Every offseason, the New York Yankees are players for all of the biggest free agents. Even if they never get to the point at which they actually offer a player a contract, they always do their due diligence and are, at the very least, among the interested teams. That is, until this year, when the Los Angeles Dodgers and LA Angels became the big spenders chasing after everyone. The Yankees are nowhere to be found.
It’s a departure from the norm in Major League Baseball, when the Yankees are almost an afterthought of potential landing spots for marquee players. They are, instead, establishing a new philosophy—getting under the $189-million luxury tax threshold by the 2014 season. The team has paid that penalty each of the last ten years. So, in building their roster for the 2013 season, they’re focusing on short-term signings of aging veterans.
General Manager Brian Cashman made nary a peep at the MLB Winter Meetings earlier this month. His work has been mainly confined to bringing back the players who helped get the Yankees to the American League Championship Series last year. Those include Mariano Rivera (though he missed most of the season due to an ACL tear), Andy Pettitte, Hiroki Kuroda, and, most recently, Ichiro Suzuki. The only outside help coming in, so far, will be third baseman Kevin Youkilis, whose signing was necessitated by Alex Rodriguez’s hip surgery.
The result of all of this will be a very familiar, but aged, Yankees roster for 2013. Their starting lineup will consist of most of the same players from 2012, outside of Youkilis. Joining him in the infield will be Derek Jeter, Robinson Cano, and Mark Teixeira—a threesome which has spent the last four seasons playing together.
Jeter is coming off of surgery on the ankle he broke in Game 1 of the ALCS. He says he still plans to be ready for Opening Day, but, at the age of 38, there’s no guarantee his body will hold up like it used to. He did have a couple of down years before bouncing back by hitting .316 last season. Cano and Teixeira continue to be steady power bats in the middle of the Yankees’ order, combining for 62.5 homeruns a season each of the last four years. Youkilis is looking to rebound following the worst season of his career.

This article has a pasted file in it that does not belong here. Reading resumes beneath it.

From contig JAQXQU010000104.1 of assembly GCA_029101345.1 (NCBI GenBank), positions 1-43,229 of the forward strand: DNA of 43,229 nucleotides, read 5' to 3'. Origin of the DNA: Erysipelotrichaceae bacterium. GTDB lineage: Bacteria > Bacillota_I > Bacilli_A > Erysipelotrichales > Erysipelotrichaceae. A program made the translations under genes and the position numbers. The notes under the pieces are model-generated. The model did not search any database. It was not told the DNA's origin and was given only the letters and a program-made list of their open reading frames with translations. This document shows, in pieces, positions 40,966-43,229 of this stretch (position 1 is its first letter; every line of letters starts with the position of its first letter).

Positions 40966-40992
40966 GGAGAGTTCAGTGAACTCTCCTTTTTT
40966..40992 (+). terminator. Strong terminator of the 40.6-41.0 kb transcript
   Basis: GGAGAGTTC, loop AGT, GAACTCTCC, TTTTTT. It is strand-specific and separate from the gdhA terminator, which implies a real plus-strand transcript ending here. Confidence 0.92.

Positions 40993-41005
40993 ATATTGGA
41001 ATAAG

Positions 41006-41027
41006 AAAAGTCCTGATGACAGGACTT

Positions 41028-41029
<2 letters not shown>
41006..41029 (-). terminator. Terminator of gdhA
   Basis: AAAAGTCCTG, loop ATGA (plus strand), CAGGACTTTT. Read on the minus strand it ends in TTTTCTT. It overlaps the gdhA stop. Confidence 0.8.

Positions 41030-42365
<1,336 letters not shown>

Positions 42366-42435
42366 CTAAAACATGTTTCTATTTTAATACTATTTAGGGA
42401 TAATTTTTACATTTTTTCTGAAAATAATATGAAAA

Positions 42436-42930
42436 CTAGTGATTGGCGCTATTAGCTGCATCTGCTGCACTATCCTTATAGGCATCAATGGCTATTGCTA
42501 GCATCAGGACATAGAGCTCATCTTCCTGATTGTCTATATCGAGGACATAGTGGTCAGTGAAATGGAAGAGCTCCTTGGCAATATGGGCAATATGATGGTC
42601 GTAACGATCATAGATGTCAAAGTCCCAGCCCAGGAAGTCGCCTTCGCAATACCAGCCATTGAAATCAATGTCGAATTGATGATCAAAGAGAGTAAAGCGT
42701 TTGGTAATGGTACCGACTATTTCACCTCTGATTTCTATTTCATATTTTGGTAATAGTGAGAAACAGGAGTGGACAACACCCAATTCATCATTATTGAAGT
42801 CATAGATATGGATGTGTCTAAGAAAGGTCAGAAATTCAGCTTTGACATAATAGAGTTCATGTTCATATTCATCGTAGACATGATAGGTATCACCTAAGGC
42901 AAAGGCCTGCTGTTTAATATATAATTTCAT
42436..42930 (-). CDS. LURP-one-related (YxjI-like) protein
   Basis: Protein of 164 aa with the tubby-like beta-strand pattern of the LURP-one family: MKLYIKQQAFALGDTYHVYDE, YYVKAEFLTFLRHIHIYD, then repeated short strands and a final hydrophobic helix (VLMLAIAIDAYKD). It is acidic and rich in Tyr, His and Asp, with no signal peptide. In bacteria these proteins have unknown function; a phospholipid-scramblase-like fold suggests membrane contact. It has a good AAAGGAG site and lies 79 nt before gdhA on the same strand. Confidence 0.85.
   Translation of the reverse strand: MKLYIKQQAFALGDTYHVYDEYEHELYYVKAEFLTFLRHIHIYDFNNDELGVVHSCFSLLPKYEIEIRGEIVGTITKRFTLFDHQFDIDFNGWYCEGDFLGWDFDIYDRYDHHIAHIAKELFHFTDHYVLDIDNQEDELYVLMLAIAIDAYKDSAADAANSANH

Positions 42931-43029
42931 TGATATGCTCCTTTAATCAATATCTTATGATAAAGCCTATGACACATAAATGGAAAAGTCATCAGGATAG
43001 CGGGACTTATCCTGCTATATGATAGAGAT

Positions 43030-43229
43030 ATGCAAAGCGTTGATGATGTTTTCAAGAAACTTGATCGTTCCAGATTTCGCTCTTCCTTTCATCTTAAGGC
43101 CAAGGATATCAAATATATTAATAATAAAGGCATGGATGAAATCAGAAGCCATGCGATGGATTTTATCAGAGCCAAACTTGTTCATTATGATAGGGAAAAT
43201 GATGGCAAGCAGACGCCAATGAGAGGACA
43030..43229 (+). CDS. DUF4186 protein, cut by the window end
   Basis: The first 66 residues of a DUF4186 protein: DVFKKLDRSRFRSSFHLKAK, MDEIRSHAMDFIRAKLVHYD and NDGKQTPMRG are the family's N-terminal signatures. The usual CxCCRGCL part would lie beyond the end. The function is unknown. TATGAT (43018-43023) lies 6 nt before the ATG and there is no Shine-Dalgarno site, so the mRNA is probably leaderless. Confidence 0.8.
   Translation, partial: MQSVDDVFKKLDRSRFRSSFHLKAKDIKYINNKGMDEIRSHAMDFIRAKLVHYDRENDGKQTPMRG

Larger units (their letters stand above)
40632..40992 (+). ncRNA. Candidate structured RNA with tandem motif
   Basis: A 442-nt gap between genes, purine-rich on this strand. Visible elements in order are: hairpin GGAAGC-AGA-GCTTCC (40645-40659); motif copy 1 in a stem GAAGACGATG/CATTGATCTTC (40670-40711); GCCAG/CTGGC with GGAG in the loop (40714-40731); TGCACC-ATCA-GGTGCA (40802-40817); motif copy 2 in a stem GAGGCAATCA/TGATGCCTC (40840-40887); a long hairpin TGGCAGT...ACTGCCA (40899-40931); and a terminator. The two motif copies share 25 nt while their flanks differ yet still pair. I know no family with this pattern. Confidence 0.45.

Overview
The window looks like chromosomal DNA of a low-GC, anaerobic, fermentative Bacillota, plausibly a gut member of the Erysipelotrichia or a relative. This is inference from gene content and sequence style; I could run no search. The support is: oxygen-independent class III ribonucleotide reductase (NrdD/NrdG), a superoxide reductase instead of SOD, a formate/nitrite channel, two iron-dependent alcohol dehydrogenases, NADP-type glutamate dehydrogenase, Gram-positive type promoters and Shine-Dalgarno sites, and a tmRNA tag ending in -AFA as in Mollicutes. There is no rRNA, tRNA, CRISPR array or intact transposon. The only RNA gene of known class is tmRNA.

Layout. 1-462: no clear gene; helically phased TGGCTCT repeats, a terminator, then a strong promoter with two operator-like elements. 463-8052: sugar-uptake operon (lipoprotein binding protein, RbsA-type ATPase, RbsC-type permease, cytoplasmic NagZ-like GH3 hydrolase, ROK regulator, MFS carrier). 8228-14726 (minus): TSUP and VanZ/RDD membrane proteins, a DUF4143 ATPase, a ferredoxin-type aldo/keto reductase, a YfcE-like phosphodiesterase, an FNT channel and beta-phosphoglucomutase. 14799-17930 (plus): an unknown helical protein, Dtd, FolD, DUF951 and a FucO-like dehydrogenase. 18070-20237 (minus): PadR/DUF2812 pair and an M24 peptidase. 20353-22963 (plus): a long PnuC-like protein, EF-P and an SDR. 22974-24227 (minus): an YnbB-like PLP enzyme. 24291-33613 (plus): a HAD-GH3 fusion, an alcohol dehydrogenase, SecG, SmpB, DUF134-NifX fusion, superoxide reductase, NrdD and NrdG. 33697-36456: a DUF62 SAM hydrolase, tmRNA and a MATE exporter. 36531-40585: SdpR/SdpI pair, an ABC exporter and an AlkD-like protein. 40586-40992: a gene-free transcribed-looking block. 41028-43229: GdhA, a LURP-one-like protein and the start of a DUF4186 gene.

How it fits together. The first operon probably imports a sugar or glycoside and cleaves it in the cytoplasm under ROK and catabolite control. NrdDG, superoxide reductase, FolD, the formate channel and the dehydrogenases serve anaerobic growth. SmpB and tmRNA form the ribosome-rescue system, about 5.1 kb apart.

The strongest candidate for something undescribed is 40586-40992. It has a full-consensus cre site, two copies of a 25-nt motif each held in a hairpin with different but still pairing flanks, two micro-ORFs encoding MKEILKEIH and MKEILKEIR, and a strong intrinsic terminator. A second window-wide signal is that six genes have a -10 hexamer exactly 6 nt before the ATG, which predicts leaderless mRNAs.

In the outfield, the Yankees have an interesting alignment the way it currently stands. With the return of Ichiro, they will have three speedy left-handed hitters in him, Curtis Granderson, and Brett Gardner. The 39-year-old Ichiro isn’t the 200-hit machine he once was, but he seemed to regain his stroke after he was traded to the Bronx, hitting .322 in 67 games with the Yankees. In order to bring him back, though, Cashman had to offer him a 2-year deal because of the interest he had received from other teams. He is the only player signed by the Yankees this offseason to receive a multi-year contract.
Gardner, who has become very popular in New York, is coming off of, what was essentially, a lost year. He played in just 16 games because of an elbow injury he suffered while diving for a ball in April. When healthy, he has a propensity for getting on base, finishing eighth in the AL in on base percentage in 2010, and is a threat on the basepaths as one of the fastest players in the league.